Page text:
Our Terms of Service and Privacy Policy have changed.

By continuing to use this site, you are agreeing to the new Privacy Policy and Terms of Service.

Oil rises on bailout worries

Crude ends the day higher as investors fret that the government's $700 billion economic rescue plan could cripple the dollar.

EMAIL  |   PRINT  |   SHARE  |   RSS
google my aol my msn my yahoo! netvibes
Paste this link into your favorite RSS desktop reader
See all CNNMoney.com RSS FEEDS (close)
By Kenneth Musante, CNNMoney.com staff writer

What's your view about granting taxpayers stock in any company taking part in the proposed $700 billion bailout?
  • It's needed to approve the plan
  • The plan should be approved with no conditions
  • No bailout in any form

NEW YORK (CNNMoney.com) -- Oil prices recovered Thursday as investors worried the government's $700 billion economic rescue plan could lead to a weaker dollar, the currency of oil trading.

Crude oil for November delivery settled up $2.29 to $108.02 a barrel on the New York Mercantile Exchange, recovering from a low of $103.22 a barrel as the session opened.

Lawmakers were closer to reaching a bipartisan agreement on a controversial $700 billion plan to prop up the nation's ailing financial businesses on Thursday.

President Bush addressed the nation late Wednesday, saying the country faces severe economic consequences if Congress doesn't approve the bill.

Investors were worried about the plan's effect on U.S. dollar inflation, and about its effect on U.S. debt, according to Rachel Ziemba, energy analyst with RGE Monitor.

According to a Wall Street Journal report, Congress wants to break the $700 billion into installments, which would give it more control over how much money leaves government coffers.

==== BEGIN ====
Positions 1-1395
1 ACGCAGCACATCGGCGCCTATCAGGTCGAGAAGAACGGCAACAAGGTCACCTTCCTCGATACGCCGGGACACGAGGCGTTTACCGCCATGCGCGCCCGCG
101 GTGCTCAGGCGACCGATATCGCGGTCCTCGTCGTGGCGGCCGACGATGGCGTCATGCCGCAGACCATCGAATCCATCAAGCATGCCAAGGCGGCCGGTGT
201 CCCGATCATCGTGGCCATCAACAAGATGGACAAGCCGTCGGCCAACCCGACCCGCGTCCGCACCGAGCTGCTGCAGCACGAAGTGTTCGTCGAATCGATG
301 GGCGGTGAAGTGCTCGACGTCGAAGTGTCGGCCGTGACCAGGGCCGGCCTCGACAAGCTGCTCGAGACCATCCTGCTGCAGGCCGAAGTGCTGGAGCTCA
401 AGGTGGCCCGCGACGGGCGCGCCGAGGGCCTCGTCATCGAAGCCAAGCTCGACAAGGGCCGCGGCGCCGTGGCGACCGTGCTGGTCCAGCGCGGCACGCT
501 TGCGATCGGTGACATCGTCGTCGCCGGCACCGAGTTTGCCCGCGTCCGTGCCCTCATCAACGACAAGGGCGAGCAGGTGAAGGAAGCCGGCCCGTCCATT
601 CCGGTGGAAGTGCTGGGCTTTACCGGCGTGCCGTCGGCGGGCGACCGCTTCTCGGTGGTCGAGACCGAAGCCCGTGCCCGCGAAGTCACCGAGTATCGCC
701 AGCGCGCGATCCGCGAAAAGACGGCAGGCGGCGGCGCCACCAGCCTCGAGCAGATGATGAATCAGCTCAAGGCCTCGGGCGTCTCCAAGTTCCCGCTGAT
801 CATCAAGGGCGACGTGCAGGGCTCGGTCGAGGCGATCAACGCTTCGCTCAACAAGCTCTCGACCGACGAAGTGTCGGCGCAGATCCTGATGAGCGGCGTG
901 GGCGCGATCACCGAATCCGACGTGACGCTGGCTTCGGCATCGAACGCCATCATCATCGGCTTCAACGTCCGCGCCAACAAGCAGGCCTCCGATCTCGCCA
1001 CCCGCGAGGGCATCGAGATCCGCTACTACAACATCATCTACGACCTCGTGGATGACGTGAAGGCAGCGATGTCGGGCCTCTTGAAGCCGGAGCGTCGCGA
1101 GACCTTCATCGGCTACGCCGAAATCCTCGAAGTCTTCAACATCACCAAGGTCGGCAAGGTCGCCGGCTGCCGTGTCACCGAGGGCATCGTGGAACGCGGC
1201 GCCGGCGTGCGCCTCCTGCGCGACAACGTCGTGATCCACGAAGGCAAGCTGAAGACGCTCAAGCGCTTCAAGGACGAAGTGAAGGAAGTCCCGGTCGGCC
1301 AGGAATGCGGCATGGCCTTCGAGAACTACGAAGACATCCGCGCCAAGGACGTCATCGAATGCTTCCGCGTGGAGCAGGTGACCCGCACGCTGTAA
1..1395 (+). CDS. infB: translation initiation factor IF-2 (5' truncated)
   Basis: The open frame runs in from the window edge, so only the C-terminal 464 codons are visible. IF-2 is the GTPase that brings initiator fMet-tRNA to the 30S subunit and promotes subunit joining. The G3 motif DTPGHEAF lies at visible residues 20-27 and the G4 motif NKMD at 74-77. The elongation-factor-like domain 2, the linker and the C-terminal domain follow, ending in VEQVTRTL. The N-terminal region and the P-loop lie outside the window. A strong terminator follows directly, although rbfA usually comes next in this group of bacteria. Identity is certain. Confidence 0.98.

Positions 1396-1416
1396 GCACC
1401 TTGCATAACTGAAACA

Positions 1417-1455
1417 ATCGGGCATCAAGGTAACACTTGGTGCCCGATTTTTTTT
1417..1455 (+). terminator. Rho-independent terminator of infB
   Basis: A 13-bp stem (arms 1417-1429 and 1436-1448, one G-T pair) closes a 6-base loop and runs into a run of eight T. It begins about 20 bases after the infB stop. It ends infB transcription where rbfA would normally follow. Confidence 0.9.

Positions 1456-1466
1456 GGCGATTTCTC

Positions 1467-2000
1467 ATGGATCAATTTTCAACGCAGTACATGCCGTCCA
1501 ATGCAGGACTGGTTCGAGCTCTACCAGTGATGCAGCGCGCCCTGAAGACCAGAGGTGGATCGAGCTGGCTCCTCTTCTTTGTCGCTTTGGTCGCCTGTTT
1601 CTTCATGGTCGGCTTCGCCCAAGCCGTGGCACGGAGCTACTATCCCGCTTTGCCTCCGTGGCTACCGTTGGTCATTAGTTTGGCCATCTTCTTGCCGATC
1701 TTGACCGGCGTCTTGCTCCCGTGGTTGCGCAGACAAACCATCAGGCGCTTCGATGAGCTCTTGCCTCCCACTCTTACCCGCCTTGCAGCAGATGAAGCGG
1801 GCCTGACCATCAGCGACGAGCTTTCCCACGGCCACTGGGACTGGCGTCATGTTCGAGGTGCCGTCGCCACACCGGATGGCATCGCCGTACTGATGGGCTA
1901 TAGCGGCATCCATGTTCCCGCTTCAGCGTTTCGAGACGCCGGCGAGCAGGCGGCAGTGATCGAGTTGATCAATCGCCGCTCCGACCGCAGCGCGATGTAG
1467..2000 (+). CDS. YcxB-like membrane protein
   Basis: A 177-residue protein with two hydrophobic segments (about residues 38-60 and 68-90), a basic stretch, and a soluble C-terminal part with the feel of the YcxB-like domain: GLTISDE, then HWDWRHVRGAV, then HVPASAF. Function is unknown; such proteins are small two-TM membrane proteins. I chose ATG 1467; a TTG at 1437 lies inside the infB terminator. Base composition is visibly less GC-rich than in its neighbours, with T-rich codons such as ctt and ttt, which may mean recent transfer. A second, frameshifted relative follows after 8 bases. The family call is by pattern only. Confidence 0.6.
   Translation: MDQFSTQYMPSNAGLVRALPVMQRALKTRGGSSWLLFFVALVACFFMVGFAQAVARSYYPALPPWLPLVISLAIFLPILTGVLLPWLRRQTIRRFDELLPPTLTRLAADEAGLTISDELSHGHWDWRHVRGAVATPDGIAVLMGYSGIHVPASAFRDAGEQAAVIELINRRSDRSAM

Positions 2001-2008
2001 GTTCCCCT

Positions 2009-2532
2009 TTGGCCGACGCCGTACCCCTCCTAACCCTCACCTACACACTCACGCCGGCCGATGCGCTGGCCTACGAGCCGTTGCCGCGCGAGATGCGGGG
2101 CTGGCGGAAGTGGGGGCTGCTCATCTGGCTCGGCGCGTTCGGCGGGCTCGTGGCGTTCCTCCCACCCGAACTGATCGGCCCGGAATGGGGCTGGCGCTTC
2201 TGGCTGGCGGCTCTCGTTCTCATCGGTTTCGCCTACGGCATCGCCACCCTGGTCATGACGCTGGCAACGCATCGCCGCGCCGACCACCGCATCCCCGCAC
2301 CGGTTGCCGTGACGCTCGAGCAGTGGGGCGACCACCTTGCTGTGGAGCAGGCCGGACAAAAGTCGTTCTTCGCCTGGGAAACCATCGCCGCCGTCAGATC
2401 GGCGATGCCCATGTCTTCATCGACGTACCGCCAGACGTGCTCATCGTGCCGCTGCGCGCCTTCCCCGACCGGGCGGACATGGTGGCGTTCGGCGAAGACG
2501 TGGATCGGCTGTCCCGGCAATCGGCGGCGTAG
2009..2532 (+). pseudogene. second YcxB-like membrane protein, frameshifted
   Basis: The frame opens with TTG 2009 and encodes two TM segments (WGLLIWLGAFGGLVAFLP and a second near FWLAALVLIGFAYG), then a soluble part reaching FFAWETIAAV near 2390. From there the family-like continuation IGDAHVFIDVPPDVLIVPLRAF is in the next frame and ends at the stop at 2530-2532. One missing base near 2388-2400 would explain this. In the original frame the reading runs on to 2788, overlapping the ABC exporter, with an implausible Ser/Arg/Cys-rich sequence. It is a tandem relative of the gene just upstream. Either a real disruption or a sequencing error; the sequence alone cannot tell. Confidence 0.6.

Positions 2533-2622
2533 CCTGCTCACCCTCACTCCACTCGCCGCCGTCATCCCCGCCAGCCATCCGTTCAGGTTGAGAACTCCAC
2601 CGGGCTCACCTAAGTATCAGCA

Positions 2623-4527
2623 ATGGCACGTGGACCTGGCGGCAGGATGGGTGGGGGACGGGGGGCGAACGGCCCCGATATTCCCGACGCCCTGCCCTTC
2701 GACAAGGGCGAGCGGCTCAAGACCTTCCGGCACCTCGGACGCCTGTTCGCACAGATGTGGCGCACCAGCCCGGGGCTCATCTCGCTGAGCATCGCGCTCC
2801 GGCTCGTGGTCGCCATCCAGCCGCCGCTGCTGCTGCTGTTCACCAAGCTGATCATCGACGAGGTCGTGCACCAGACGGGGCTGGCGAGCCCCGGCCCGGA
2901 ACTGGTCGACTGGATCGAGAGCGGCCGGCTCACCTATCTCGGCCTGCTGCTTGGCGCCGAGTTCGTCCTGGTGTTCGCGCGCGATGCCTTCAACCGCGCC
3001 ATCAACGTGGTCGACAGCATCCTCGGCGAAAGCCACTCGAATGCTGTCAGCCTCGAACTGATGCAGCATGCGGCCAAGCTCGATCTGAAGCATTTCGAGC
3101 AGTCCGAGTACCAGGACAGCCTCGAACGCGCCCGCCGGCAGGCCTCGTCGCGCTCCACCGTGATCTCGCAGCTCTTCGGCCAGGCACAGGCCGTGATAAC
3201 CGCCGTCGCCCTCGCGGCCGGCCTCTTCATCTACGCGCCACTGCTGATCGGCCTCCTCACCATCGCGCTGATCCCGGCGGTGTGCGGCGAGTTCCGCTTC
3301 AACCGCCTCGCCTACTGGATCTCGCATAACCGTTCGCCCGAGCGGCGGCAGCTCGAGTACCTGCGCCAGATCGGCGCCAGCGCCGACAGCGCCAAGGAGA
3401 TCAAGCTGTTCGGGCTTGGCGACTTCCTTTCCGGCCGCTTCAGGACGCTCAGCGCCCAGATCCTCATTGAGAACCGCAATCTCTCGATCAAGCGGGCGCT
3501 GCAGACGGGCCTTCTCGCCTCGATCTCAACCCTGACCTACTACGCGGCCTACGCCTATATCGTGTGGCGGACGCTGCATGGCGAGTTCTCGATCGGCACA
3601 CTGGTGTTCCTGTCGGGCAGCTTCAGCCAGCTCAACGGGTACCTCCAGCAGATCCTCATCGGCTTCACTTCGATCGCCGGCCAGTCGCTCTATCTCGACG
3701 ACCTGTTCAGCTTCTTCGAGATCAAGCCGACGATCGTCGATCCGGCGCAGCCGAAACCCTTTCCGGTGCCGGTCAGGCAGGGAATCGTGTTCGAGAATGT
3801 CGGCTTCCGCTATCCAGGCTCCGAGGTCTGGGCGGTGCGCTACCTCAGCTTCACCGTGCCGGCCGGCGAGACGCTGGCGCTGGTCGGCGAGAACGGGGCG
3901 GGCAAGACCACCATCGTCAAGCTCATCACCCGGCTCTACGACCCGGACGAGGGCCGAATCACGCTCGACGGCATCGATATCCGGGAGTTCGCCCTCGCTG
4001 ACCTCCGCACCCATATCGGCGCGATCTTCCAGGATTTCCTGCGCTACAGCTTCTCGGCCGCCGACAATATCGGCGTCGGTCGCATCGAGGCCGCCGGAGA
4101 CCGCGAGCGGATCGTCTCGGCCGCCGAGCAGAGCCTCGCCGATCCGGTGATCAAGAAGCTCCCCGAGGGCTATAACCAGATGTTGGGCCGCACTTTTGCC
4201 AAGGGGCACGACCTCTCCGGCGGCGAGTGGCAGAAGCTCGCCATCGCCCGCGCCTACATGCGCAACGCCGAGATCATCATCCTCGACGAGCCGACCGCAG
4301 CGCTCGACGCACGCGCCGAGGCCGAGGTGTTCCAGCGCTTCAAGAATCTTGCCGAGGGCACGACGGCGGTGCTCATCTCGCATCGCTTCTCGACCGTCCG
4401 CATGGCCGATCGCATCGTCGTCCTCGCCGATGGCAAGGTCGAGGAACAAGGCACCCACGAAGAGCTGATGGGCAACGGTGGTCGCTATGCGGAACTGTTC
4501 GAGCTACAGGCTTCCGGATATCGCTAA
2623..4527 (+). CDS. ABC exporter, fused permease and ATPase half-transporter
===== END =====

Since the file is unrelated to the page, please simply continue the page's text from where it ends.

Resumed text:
Demand: Concerns about inflation usually prompt investors to purchase commodities such as crude oil as a hedge. Analysts say prices might have been even higher Thursday were it not for worries about declining demand.

"Even if we do bail out (Wall Street), we're not going to see the rapid demand growth we've seen in the past," said Phil Flynn, senior market analyst with Alaron Trading in Chicago.

With the economy in a tailspin, investors worry demand for refined fuels could suffer further.

"Americans are consuming less gasoline, and even consuming less distillates and diesel fuel," said Ziemba.

Concern about falling demand has helped drive oil prices down from a record high of $147.27 a barrel on July 11.

Gasoline prices continued to fall as well, shedding 1.5 cents Thursday to a national average retail price of $3.70 a gallon, according to motorist group AAA.

Gulf shutdowns: Falling U.S. demand is keeping oil prices from skyrocketing, even in the face of lower production in the Gulf of Mexico due to this year's hurricane season, according to Ziemba.

A majority of the U.S. facilities in the Gulf of Mexico, which account for about a quarter of all U.S. production, remained shut in the wakes of hurricanes Ike and Gustav.

About 63% of crude production and 57% of natural gas production was still offline as of Wednesday, according to the Minerals Management Service.

Damage to U.S. refineries in the region also caused Mexican state-owned oil producer Pemex to cut output by 250,000 a day. To top of page

They're hiring!These Fortune 100 employers have at least 350 openings each. What are they looking for in a new hire? More
If the Fortune 500 were a country...It would be the world's second-biggest economy. See how big companies' sales stack up against GDP over the past decade. More
Sponsored By:
More Galleries
8 cool things cars of the future will do The coolest features that tease the future of driving, from windshield projections to never needing to park again. More
The best gadget gifts for 2017 A holiday gift guide for anyone who wants to spread some techie joy. More
14 awesome toys for the holiday wish list From a DIY Star Wars Droid to a new Hatchimals toy and interactive Fingerlings, these products are worthy of a coveted spot on holiday wish lists. More